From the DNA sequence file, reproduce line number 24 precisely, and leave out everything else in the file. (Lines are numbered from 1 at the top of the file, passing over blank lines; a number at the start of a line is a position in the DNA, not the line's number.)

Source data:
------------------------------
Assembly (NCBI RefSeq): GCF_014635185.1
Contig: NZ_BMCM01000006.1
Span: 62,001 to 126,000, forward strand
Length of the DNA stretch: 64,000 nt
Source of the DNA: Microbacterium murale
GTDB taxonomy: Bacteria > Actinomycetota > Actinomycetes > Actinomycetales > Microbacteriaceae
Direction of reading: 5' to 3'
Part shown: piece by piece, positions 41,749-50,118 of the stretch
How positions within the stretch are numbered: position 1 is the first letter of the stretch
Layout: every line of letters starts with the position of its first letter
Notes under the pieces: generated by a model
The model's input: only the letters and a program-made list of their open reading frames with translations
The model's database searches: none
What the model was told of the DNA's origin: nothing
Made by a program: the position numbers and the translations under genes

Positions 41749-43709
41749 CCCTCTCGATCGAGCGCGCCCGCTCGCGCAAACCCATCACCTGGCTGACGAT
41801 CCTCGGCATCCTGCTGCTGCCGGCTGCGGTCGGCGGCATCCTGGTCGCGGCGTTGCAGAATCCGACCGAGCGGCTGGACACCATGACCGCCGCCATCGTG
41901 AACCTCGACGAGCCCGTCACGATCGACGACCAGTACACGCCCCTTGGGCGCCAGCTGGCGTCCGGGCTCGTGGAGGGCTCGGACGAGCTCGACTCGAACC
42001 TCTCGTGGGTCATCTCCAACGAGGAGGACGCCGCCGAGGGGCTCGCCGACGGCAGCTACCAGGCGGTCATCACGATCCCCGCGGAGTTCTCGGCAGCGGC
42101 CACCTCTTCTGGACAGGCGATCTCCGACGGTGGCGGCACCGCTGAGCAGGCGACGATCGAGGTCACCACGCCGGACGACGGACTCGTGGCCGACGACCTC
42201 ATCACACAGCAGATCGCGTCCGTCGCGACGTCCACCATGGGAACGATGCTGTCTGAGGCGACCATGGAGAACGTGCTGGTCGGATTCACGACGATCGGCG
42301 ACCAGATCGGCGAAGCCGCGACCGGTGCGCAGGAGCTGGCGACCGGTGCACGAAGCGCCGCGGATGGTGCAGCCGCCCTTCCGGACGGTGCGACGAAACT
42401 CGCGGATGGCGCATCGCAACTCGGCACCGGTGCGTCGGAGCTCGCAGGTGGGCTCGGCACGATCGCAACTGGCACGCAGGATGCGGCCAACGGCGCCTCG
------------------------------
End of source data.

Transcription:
42401 CGCGGATGGCGCATCGCAACTCGGCACCGGTGCGTCGGAGCTCGCAGGTGGGCTCGGCACGATCGCAACTGGCACGCAGGATGCGGCCAACGGCGCCTCG